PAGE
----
Sarah Hayes smiling, standing in Coffin Works courtyard.

Extraordinary times call for extraordinary women

Sarah Hayes’ inspirational leadership paves the way for the return of the much-loved Coffin Works.

by Mary McHenry

Group of volunteers celebrate in courtyard with balloons and streamers.“It was like being part of a big family, all looking out for each other, helping each other and having a laugh”. This is how many Newman Brothers’ workers described life at work in Fleet Street under the leadership and guidance of Joyce Green. It’s a sentiment echoed by the staff, trustees and volunteers today as Sarah Hayes, museum manager, leads Coffin Works through the COVID pandemic, innovating and experimenting whilst maintaining the core values and purpose of the Coffin Works museum. 

Manager Sarah standing among plastic boxes wearing purple glovesSarah began her work in Fleet Street by removing, auditing and storing the collection. She was responsible for returning the beloved items to the factory, being as accurate as possible in re-creating the areas using oral histories and photographs. Sympathetic creativity was used where there were no accurate descriptions of any particular areas. I remember being part of the group which re-created the office from three simple photos; this was really exciting, and we had a deep sense of being part of something very special.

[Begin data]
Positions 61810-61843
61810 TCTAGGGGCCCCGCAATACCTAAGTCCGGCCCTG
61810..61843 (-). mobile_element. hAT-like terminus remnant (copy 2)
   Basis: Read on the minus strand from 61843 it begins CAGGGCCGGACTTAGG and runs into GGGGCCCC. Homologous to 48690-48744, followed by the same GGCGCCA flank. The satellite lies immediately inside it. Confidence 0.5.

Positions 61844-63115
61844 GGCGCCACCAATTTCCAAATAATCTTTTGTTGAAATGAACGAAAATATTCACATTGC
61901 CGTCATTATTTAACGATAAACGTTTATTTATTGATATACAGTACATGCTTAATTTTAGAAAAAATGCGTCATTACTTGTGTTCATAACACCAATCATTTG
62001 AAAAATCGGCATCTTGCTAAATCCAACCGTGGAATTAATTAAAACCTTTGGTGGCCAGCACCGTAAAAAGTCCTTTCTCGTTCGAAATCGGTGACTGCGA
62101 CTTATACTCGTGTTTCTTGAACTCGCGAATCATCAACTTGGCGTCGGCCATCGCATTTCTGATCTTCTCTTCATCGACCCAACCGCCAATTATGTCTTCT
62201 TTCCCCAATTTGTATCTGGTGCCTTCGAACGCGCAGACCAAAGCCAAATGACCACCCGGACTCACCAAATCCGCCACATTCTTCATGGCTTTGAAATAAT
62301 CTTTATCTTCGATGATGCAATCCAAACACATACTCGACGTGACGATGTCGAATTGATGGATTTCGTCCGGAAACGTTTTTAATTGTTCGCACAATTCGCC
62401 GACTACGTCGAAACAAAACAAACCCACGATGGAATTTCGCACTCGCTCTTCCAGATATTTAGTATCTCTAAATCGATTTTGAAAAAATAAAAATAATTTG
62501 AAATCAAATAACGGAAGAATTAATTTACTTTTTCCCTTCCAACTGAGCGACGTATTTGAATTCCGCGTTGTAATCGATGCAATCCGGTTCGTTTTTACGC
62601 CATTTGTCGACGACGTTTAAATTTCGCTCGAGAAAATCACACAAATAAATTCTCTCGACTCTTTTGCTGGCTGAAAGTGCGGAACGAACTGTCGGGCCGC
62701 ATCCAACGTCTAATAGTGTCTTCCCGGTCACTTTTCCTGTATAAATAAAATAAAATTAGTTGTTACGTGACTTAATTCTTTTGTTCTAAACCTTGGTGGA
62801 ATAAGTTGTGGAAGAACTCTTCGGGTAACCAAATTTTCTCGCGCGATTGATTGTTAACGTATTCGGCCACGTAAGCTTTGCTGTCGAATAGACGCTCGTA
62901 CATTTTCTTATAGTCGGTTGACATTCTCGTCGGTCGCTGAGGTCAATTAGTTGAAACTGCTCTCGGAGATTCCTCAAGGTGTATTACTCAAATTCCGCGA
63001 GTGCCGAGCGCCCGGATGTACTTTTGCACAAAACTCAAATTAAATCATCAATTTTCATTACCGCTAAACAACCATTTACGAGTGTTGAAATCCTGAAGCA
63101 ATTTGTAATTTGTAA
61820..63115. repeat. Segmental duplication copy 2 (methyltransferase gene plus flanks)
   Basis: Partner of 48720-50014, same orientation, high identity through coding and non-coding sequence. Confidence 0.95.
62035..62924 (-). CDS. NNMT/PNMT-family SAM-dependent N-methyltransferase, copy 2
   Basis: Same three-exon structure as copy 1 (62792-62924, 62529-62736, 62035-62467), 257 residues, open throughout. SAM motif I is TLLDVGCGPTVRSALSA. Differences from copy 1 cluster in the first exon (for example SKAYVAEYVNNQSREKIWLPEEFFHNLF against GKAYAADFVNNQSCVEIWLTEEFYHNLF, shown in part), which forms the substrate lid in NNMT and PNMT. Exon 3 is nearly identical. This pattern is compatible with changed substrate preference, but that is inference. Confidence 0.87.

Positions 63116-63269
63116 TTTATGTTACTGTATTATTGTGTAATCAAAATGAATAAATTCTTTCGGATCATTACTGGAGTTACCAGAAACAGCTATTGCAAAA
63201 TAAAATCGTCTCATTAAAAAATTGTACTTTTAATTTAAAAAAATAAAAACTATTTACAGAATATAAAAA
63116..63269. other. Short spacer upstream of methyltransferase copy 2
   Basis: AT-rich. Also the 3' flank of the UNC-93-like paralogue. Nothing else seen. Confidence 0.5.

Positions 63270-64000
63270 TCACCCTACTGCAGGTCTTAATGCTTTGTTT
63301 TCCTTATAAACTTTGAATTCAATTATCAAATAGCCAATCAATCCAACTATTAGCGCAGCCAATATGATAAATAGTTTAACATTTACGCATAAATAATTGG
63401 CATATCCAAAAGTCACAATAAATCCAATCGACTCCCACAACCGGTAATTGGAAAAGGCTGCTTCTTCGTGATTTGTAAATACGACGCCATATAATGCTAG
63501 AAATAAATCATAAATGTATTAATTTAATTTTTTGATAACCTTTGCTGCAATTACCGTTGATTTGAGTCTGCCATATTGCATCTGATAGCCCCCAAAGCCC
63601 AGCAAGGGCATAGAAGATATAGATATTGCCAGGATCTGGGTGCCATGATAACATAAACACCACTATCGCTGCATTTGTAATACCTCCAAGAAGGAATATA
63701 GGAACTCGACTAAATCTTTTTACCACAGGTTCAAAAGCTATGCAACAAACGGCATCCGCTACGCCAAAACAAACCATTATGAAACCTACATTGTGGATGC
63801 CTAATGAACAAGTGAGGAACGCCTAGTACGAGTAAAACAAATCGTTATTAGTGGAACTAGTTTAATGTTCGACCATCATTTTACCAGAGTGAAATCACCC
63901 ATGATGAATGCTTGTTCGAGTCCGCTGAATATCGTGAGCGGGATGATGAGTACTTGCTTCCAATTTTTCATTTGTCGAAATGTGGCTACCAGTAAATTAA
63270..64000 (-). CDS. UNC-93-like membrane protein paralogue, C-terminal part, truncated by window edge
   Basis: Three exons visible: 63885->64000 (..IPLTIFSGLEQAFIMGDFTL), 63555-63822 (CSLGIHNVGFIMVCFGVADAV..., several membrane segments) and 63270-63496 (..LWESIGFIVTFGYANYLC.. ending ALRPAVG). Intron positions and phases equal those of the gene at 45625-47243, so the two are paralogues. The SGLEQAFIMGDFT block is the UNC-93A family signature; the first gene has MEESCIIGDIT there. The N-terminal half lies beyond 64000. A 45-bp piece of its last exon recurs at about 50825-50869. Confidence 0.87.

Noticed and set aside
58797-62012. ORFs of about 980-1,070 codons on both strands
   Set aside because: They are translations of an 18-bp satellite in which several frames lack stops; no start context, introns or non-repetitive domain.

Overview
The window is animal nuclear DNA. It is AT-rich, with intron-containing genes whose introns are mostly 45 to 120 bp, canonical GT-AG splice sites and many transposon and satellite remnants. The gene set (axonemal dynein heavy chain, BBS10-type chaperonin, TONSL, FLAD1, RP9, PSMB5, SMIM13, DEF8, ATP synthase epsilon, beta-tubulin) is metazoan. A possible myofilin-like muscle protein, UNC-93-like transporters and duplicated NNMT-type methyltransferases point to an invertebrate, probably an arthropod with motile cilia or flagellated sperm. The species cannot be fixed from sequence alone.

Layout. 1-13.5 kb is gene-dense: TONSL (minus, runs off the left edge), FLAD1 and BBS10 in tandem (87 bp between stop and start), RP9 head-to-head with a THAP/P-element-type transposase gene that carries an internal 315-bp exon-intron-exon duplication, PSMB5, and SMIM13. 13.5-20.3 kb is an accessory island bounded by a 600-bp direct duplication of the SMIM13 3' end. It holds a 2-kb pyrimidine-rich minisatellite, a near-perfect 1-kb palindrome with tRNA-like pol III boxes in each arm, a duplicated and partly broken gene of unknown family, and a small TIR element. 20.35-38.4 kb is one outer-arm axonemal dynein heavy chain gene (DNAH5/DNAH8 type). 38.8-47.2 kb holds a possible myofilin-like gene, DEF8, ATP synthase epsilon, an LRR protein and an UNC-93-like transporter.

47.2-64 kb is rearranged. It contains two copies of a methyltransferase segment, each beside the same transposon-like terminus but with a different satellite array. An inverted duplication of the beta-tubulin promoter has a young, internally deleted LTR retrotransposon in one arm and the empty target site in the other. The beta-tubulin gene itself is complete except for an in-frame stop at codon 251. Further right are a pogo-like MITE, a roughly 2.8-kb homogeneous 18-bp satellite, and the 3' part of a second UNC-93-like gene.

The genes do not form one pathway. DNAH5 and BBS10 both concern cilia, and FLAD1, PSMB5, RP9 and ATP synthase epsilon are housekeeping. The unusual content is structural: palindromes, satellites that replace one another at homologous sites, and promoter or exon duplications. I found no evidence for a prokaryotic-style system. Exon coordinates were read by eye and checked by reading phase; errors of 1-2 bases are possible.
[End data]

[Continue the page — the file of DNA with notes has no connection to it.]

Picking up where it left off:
Image of Coffin Works Guidebook
The guidebook, co-written by Sarah and Simon Buteux, former director of Birmingham Conservation Trust.

Sarah, with other team members in the early years, worked on developing the guided tours, researching the history of the business, collection and social mores and working conditions through the many different eras. Policies had to be written and developed: conservation, collections care, preparing for accreditation. New skills, existing skills sharpened and re-discovered, some slightly more mundane tasks to be completed, some dull and routine yet vital to the cause. Joyce would have recognised the multiplicity of chores Sarah needed to work on. When Joyce took over the company fully in 1976, she was faced with rapidly learning about manufacturing processes and raw materials to keep her business alive. She also had to contend with 2 key male workers sabotaging their workshop rather than work for a female boss. Hopefully, Sarah has avoided that particular problem.